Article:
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Thursday, March 12, 2020

You want to pay off your debts

 Could a 0% balance transfer card with no fee be the answer for a shorter repayment period?
With credit transfer cards you can pay off the debts over an interest-free term
This term can be up to 29 months and is usually for a fee
A small number of cards do not charge transfer fees, in return for shorter interest-free terms of up to 20 months

Those who want to pay off their debts cheaply in January could use 0 percent prepaid credit cards that don't incur any fees, provided they are happy to pay off their balance faster.

There are currently eight credit cards on the market for which no fees are charged when transferring your credit, according to the financial data provider Moneyfacts.

In return, the cards give you less time to pay off your debts before interest rates rise to your account balance. However, this may not be as much of a decision-making decision as it used to be as the conditions for transferring the account balance continue to shorten.

In January 2017, the longest interest-free term was 43 months, now it is only 29 months.

In the last three months of 2019, the availability of mortgage loans from banks and building societies to households decreased today, according to the Bank of England.

The credit terms survey found that the length of the interest-free periods available for both balance transfers and new purchases was reduced.

The top 29 month offer is offered by Halifax. A fee of 3 percent of the value of each transfer made is charged for the 0 percent credit transfer card.

If you're happy to have nine months less to pay off the debt, NatWest and Royal Bank of Scotland customers have access to 20-month credit-free credit cards with no fees.

The free-of-charge credit transfer cards with the longest available terms are the Platinum Visa card without fee credit from Barclaycard and the daily Mastercard credit card from Santander.

Both have an interest-free term of 18 months, while Barclaycard's offer includes the added benefit of £ 20 cashback if you transfer a balance of £ 2,500 or more within 60 days of opening the account.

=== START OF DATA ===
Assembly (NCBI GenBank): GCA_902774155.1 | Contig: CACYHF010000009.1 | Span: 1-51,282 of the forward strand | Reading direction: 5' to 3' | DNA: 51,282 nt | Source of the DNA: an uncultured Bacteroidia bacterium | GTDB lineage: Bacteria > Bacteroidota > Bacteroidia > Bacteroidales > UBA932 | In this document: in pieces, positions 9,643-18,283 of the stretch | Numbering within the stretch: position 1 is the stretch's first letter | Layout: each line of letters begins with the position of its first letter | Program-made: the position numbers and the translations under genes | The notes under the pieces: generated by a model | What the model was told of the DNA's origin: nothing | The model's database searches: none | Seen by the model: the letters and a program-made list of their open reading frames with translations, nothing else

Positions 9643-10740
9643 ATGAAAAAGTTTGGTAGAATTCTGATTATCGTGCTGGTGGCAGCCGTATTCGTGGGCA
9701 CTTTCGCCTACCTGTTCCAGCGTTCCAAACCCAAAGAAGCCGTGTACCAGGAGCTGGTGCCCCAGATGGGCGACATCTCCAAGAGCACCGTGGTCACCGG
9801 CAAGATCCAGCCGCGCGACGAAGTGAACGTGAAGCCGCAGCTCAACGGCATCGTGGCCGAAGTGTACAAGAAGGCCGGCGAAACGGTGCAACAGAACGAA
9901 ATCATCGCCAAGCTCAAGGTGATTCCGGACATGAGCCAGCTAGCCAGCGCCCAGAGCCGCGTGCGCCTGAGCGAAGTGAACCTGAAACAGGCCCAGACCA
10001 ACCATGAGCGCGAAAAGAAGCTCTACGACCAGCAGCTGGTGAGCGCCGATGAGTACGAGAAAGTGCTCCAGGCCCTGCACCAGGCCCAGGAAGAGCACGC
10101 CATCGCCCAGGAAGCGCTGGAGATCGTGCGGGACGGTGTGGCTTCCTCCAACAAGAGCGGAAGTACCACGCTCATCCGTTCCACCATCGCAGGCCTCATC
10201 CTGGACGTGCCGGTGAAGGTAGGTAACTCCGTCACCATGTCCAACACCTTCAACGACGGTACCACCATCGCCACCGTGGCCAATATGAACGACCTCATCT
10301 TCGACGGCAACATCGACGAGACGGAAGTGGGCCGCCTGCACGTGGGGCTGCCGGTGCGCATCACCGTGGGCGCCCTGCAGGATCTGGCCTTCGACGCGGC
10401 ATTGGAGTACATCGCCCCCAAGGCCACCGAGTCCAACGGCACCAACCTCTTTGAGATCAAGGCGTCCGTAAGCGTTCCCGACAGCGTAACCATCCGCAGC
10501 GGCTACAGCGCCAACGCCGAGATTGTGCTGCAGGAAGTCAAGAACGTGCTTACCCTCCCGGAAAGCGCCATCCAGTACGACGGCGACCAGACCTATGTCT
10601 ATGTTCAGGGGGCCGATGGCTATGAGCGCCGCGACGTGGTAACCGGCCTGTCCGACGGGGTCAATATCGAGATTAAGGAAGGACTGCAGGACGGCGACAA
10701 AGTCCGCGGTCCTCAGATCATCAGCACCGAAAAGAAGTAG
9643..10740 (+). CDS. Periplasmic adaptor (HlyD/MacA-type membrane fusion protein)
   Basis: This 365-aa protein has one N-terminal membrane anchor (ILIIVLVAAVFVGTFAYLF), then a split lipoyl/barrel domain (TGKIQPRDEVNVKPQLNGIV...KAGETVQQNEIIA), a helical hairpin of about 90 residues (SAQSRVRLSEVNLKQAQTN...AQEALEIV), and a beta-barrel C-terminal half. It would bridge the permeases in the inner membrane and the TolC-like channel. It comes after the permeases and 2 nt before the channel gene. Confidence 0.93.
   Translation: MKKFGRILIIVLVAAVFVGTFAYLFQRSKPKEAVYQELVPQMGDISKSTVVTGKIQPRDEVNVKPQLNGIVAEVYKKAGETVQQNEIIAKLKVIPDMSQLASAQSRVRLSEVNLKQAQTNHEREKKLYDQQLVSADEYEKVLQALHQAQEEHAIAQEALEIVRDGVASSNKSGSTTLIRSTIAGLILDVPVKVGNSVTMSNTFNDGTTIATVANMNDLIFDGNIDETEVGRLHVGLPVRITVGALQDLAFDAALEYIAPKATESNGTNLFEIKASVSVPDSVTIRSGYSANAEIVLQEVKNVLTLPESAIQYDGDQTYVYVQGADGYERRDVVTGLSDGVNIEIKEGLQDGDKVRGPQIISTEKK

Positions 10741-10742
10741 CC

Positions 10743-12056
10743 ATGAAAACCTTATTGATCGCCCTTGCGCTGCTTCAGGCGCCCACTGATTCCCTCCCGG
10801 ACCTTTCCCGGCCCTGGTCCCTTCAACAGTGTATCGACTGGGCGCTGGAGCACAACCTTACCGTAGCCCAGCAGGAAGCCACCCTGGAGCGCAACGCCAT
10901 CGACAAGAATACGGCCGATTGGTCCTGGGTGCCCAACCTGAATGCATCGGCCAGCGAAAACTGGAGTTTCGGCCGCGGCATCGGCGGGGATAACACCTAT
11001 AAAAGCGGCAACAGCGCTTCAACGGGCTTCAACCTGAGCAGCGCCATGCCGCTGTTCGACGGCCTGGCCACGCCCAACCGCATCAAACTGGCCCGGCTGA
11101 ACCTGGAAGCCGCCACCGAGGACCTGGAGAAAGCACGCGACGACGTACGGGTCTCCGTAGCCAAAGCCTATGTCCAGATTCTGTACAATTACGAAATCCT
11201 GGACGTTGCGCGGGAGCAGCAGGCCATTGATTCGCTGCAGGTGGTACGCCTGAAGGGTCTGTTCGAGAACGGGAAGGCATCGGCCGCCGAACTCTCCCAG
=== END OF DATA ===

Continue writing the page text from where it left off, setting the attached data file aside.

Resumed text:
Santander's APR is 18.9 percent lower, while Barclaycard is 21.9 percent by default after the balance transfer period.

Credit transfer credit cards have long been a popular choice for consumers trying to settle or mix debts, while many begin to pay off credit card balances in January.

Britain's credit card debt was £ 72.1 billion at the end of November, a decrease of £ 120 million from the previous month. This is the latest figures from the Bank of England.

The Financial Conduct Authority has introduced rules designed to encourage persistent borrowers to increase credit card repayments due to concerns about the amount of debt accumulated on plastic, attributed to the disappearance of balance transfer transactions and the reduction in interest-free conditions.

In January 2017, there were 122 interest-free balance transfer transactions with an average maturity of 0 percent of 659 days.

By January, the number of offers had dropped to 76 and the average term had dropped to 536 days.

It's worth noting that if you have bad credit, you are unlikely to be able to take advantage of these top 0 percent balance deals - despite the fact that they are likely to benefit those who continue to have debts.

The tariff must be offered to at least 51 percent of the applications accepted.

This means the rest could be accepted for one card, but one not as good.

In addition, those who wish to transfer their balance may sometimes only find out after completing an application whether the credit limit of their new card covers what they want to transfer. However, the Experian credit bureau will let you check whether this is the case before applying.

Experian’s Head of Consumer Affairs, James Jones, said that using more than 90 percent of a card’s credit limit, missing credit card or other debt payments, and only monthly minimum payments could be reasons why you may not get the balance you want. Receive transfer offer.

How it piles up
The compromise means that in return for no transfer fee, you give yourself a shorter deadline for repayment, which means you have to pay back more each month.

Below we compare what this compromise costs if you want to transfer £ 3,000, 5,000 and £ 10,000 to either Barclaycard's free credit transfer card or the longest term offered by Halifax on the market.

With Barclaycard you get 18 months before the expiry date, with Halifax 29 months, but for a fee of 3 percent.

This makes £ 3,000 £ 3,090, £ 5,000 £ 5,150 and £ 10,000 £ 10,300 - but offers lower monthly payments to keep in mind:

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